6. (C) The deeper problem is that the Turkish statist philosophy and system is very heavy-handed, and the state has extraordinary powers. For instance, it can, without any court decision, levy tax estimates, fines, and interest on an economic entity like Dogan Holding through administrative regulations equivalent to more than the stock value of the entire holding, without any court decision or recourse to courts before having to pay. Although the companies have recourse to the courts after payment, in a situation like Dogan that court case would come far too late to save the company, its employees, or its newspapers. In essence, it is providing a judicial power to the executive. Compromising Ministries of Justice and Interior Staff --------------------------------------------- --------
7. (C) Turkey's secularists have complained constantly over the years that AKP is slowly turning the various ministries and bureaucracies into havens for party activists and followers of the Fethullah Gulen movement. The first such allegations were made against the Interior Ministry, with claims that the national police had been thoroughly infiltrated with Gulenists. (Note: An informal survey of Mission law enforcement personnel does suggest a large increase in observant Muslims serving in senior police positions. End note.)
An unusual number of positions at the MFA remained vacant for many months, allegedly because the AKP inner circle sought candidates who were at least not openly hostile to their policies. The current battlefield appears to be the Justice Ministry, which came to light recently when the Supreme Board of Judges and Prosecutors attempted to reassign the Ergenekon prosecutors. During the dispute, the members of the Board complained that the Minister had made it impossible for them to perform their duty of properly assessing the performance of the prosecutors because he had not released to the Board more than 100 complaints against the prosecutors filed by their peers. In the meantime, the government had floated the idea of either increasing the number of justices sitting on the Constitutional Court or splitting the Court in two, prompting accusations from the opposition that AKP is trying to stack the court system with pro-AKP judges.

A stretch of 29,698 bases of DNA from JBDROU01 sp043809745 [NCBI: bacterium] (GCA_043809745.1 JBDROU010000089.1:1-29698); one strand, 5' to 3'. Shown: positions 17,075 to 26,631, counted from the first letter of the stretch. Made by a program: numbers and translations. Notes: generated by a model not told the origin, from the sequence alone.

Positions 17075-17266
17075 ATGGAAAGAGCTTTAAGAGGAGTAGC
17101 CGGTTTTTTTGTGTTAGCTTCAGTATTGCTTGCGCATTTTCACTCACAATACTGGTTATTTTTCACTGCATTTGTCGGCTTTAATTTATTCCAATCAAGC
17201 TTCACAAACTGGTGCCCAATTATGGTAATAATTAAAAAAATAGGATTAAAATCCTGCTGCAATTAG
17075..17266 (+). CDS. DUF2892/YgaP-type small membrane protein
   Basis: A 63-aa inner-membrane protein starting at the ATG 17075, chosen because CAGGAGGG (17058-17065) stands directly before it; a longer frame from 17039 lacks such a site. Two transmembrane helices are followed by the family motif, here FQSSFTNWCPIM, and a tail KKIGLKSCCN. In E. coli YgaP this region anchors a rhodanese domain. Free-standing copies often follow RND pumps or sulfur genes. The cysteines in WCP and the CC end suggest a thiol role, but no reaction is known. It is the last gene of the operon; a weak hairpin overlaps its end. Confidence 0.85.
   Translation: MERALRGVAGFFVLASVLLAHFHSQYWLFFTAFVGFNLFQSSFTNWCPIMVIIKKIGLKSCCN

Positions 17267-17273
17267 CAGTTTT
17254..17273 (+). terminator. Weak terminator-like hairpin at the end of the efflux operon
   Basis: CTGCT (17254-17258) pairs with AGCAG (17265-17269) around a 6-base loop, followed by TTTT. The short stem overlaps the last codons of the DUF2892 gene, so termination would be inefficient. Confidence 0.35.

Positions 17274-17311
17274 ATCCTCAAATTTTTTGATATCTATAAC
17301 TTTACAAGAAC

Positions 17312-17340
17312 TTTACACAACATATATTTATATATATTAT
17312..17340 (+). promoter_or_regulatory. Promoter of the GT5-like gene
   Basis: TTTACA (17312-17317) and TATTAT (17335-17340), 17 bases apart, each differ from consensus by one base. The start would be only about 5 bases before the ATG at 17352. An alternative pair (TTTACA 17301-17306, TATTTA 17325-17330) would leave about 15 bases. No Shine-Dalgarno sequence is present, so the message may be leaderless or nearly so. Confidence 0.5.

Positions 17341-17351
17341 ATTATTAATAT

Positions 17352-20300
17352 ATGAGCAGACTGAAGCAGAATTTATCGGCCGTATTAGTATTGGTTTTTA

8. (C) In the past month, allegations surfaced that the Ministry of Justice had allowed wiretapping of its own judges and prosecutors -- albeit within the scope of the Ergenekon trial. Those under investigation include prosecutors who have opened cases against the AKP, such as the chief prosecutor in Sincan who has been pushing to try President Gul for his earlier alleged embezzlement of Refah Party funds. Judges under investigation include some of the Ergenekon judges themselves and members of the Court of Appeals. The secularist press asserts that the information gleaned by these wiretaps would be used either to have the targets disbarred for alleged "membership" in Ergenekon, have them removed from cases for conflict of interest -- or simply as leverage over them to influence their rulings. Comment -------
9. (C) The Turkish government system's potential vulnerabilities to manipulation are becoming more exposed as the AKP steps up its efforts to weaken or eliminate its opposition. Not surprisingly, secular elites, including the military, are alarmed. These are the same elites, of course, who comprised or lent their support to the "deep state" -- which itself used less than democratic tactics -- so their discomfort now should be seen in that context. Moreover, behind all of this lurks the spectre of "political Islam."
The AKP claims it supports democracy, but many suspect only because of -- and only to the extent it supports -- the ANKARA 00001691 003 OF 003 Turkish majority's Islamic instincts and desire for a more Islamic state (allowing headscarves and banning alcohol, for starters). Conversely, the traditional secular elites have used the "Islamic threat" for generations to curb democratic expression and maintain a sense of siege, supporting their own agenda. Still, Erdogan and the AKP's attempts to consolidate power seems to be eroding pluralism in Turkey, and this is cause for concern.